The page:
Analysis of Pull-in-Voltage and Figure-of-Merit of Capacitive MEMS Switch

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  • ABSTRACT

    Theoretical and graphical analysis of pull-in-voltage and figure of merit for a fixed-fixed capacitive Micro Electromechanical Systems (MEMS) switch is presented in this paper. MEMS switch consists of a thin electrode called bridge suspended over a central line and both ends of the bridge are fixed at the ground planes of a coplanar waveguide (CPW) structure. A thin layer of dielectric material is deposited between the bridge and centre conductor to avoid stiction and provide low impedance path between the electrodes. When an actuation voltage is applied between the electrodes, the metal bridge acquires pull in effect as it crosses one third of distance between them. In this study, we describe behavior of pull-in voltage and figure of merit (or capacitance ratio) of capacitive MEMS switch for five different dielectric materials. The effects of dielectric thicknesses are also considered to calculate the values of pull-in-voltage and capacitance ratio. This work shows that a reduced pull-in-voltage with increase in capacitance ratio can be achieved by using dielectric material of high dielectric constant above the central line of CPW.


  • KEYWORD

    Figure of merit , MEMS , Pull-in-voltage

  • 1. INTRODUCTION

    RF MEMS switches play a very crucial role in the rapid development of communication systems. They have tremendous applications in areas such as defense, radar, and satellite communications [1]. MEMS switches are highly advantageous due to their low loss, high isolation, high linearity, low power consumption, and ease of integration compared to conventional PIN and field effect transistor (FET) switches [2]. MEMS switch can be series or cantilever type and shunt or fixed-fixed type depending on path length of the signal. However, shunt switch is more beneficial as it involves optimum parasitic element and can also handle more power compared to series switches [3-8]. A general structure of fixed-fixed MEMS switch with bottom central line and top bridge is depicted in Fig. 1 [9]. To achieve switching operation, application of an optimum actuation voltage is required between the electrodes. Saucedo-Flores et al. [10], reported that pull-in-voltage is reduced with increase in thickness of dielectric layer. M. Maheswaran et al., described the behavior of actuation voltage for two different dielectric materials (SiO2 and Si3N4) by varying the thickness of dielectric layer. Another performance parameter of MEMS switch is figure of merit or performance metric [11], which is the ratio of capacitance value in on (Con) to off state (Coff). In this paper, the analysis of pull-in-voltage along with figure of merit or capacitance ratio (Cr) for five different dielectric materials (SiO2, Si3N4, Al2O3, Ta2O5, and TiO2) with varying thickness has been studied for MEMS shunt switch.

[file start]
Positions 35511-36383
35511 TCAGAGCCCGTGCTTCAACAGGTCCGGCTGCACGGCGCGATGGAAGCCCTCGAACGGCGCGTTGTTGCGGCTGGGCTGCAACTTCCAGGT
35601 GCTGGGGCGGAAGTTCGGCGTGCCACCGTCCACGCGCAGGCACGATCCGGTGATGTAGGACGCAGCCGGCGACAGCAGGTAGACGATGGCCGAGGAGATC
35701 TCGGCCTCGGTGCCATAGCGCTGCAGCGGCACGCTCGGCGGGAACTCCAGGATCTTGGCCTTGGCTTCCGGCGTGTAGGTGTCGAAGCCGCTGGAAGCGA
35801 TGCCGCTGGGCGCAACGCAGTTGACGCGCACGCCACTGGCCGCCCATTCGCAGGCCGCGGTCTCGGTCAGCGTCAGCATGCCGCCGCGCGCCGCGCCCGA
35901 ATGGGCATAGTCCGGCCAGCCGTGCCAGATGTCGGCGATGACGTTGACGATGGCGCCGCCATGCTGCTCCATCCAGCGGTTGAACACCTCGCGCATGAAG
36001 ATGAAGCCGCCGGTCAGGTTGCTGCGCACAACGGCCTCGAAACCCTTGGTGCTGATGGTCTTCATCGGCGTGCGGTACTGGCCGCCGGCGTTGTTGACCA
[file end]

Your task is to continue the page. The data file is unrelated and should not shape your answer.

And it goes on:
2. ANALYTICAL MODELLING AND GEOMETRIC DIMENSINS

    Figure 1 depicts the model of a fixed-fixed MEMS switch with its top and bottom electrodes. The bottom central line is fixed on the substrate and the top one is movable made of either Au or Al [12]. The 3-D view of MEMS shunt switch with geometric dimensions is shown in Fig. 2.

    When an actuation voltage is applied between the signal line and the bridge, then electrostatic charges will be induced on both the plates and behave as a parallel plate capacitor. The electrostatic force (Fdown) [13] required to pull down the bridge is given by equation (1).

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    Where Vb is the applied voltage, x is the displacement and d is the geometric factor, which can be described by equation (2).

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    Where G is the initial gap between the electrodes, Td is the thickness of the dielectric layer, εa and εb are the relative permittivities of air and dielectric material, respectively. Mechanical restoring force needed to pull up the beam can be defined by Hooke’s law [14] and is represented in equation (3).

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    Where K is the spring constant in N/m. At balanced condition, by equating the electrostatic force with the restoring force, the required pull in voltage can be obtained to displace the metal bridge for ‘x’ displacement, which is expressed in equation (4).

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    Differentiating equation (4) with respect to x and equating to zero, the critical value of Xpull at which pull in effect occurs is obtained.